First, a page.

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I believe the DBX mic's are corrected in the hardware of DBX like the driverack or such.. So the mic should be calibrated for correct FR measuring

If the played freq. is visual on your screen it means is "hears" the correct freq., the calibration is to adjust the sensitivity of the mic so it shows the "actual relative" level
Thank you Woosey. I kinda figured the cal was good since it matches on the screen. I just figured I would ask since Erin made sure to emphasize the need for a cal file if going for a target curve.

I am not sure what you mean by the mic's hardware or driverack. It is just a black version of that Dayton in Erin's video (well atleast it has the same shape but in black lol) ran thru a micmate then on to the laptop.
 

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Discussion Starter #23
Hi Erin (I hope I am spelling your name correctly :worried: )

First of all THANKS for a lovely walk through with the REW soft.

I've just downloaded beta version 5 build 13 from their forum and I am about to use it with the new MIC from MiniDSP the UMK-1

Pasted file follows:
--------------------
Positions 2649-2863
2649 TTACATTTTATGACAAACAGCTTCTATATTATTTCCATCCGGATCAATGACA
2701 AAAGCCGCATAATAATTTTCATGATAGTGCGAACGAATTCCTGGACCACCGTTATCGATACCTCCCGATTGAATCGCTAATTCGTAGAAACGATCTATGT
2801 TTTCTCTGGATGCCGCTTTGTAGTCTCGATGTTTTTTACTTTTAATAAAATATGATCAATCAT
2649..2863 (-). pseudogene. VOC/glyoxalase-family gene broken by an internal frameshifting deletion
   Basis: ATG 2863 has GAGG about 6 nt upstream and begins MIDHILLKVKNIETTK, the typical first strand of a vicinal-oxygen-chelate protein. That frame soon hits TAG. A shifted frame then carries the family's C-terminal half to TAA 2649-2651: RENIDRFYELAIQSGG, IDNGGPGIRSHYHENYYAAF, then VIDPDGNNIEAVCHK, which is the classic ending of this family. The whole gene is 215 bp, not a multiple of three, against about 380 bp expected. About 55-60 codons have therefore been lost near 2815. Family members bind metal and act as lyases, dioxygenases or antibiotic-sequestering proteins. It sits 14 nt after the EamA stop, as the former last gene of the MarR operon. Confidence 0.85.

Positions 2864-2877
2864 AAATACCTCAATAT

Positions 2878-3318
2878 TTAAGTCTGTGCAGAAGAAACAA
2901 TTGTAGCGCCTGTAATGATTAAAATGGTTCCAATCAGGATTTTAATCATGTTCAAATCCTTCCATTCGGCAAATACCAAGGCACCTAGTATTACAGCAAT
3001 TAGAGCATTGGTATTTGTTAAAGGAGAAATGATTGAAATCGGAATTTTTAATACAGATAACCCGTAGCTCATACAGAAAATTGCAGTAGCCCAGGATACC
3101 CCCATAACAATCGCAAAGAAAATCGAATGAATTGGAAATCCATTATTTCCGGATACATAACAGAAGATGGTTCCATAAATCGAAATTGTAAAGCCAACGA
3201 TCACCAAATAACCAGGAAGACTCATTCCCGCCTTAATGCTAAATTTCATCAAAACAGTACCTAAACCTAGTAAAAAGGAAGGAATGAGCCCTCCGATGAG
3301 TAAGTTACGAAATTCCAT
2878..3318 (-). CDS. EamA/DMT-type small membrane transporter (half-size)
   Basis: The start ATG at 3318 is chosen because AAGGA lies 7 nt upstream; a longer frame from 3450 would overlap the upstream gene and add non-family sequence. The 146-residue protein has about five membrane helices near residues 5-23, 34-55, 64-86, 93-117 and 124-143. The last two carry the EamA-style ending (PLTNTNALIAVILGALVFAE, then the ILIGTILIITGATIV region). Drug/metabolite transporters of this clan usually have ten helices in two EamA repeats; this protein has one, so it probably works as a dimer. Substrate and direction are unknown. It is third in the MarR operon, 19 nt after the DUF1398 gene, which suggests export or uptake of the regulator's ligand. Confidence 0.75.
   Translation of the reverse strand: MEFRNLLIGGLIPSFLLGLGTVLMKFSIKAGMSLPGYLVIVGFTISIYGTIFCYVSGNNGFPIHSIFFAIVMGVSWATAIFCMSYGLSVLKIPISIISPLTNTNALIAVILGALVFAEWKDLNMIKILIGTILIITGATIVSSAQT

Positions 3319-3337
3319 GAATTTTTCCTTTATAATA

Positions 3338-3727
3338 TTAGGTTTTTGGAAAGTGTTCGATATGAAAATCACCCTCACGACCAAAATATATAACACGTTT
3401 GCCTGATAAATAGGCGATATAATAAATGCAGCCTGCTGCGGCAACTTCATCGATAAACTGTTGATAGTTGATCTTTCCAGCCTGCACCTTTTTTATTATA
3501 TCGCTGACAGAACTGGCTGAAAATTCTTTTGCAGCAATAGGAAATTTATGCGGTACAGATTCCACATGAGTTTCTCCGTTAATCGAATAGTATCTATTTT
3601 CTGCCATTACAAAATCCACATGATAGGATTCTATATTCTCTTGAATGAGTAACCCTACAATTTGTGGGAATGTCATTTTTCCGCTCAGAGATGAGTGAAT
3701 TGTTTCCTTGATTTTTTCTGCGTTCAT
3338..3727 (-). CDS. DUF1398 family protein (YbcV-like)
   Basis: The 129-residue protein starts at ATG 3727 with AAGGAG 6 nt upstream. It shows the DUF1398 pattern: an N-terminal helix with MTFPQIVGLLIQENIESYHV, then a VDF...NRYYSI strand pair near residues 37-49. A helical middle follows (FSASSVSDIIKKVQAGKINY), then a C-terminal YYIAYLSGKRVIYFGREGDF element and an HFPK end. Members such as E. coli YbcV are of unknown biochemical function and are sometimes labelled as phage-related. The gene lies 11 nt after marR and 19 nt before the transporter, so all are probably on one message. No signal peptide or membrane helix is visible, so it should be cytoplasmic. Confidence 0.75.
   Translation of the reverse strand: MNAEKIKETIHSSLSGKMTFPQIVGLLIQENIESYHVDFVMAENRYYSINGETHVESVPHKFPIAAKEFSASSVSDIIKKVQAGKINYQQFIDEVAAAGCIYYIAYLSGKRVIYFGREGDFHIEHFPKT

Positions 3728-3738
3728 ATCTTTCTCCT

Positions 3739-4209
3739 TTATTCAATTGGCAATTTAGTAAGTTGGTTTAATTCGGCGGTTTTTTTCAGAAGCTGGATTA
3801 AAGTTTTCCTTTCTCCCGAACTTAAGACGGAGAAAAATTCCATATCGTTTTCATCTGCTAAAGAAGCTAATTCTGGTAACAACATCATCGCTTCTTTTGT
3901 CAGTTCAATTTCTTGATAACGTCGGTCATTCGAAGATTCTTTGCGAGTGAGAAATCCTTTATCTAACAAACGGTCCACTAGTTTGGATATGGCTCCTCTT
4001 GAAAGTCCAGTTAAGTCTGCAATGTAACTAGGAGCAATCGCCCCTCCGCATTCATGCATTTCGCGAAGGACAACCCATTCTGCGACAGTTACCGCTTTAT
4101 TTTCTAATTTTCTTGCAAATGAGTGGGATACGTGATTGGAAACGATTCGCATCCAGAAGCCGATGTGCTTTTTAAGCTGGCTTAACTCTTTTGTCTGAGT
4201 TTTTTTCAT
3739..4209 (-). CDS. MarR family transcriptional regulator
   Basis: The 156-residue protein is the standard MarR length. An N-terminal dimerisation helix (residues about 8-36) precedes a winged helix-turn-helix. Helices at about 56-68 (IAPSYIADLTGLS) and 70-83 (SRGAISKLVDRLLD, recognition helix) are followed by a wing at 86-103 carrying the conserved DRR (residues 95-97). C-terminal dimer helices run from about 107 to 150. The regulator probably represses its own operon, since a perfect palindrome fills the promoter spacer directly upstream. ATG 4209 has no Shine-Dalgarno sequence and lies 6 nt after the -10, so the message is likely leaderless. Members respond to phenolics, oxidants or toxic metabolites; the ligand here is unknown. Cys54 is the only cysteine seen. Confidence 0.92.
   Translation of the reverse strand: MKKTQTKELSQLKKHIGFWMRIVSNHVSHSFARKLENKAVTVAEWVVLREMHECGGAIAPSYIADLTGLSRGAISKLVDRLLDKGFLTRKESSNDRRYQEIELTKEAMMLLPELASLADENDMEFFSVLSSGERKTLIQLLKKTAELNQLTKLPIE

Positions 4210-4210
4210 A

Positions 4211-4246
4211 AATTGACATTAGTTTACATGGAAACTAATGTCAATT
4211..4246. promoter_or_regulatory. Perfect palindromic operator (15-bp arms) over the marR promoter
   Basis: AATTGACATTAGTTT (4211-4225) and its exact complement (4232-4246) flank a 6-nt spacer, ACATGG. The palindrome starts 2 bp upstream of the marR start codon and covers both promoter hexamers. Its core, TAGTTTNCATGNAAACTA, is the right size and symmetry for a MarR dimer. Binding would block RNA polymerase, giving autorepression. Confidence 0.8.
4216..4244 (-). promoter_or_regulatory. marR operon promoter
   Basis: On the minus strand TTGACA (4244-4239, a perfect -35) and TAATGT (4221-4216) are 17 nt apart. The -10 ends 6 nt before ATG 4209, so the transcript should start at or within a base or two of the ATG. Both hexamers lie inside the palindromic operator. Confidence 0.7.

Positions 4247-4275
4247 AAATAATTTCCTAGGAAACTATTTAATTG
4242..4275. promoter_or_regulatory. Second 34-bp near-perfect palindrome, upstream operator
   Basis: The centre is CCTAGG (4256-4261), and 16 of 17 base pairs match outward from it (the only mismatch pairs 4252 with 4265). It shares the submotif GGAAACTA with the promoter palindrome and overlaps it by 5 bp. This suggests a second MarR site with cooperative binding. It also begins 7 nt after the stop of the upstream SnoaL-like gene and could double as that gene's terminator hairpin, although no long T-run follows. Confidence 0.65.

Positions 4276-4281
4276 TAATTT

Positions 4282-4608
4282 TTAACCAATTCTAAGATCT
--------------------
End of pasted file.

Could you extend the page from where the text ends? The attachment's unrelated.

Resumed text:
UMIK-1 | miniDSP

Up so far I was using True-RTA in conjunction with a RadioShack SPL meter which is actually a standard Phillips MIC (just use the standard calibration file)

I really wanted a better MIC so this is why I am ordering the UMK-1 and I liked the way you used the average calculation, I also tend to balance left and right and take separate measurements of each side and as well each element on its own tone by tone and then at the end run a pink noise test.

Of course - I have a bit 1 so I do not go beyond 1/3 octave but as well, for a car, I do not see a need to go beyond that, right? :surprised:

Any way - I would like to know, be tipped by you as for how to use RTA measurements and understand from it if I have any phase or time alinement issues -> I would tend to believe that such issues would be easier to debug/troubleshoot using a scope no?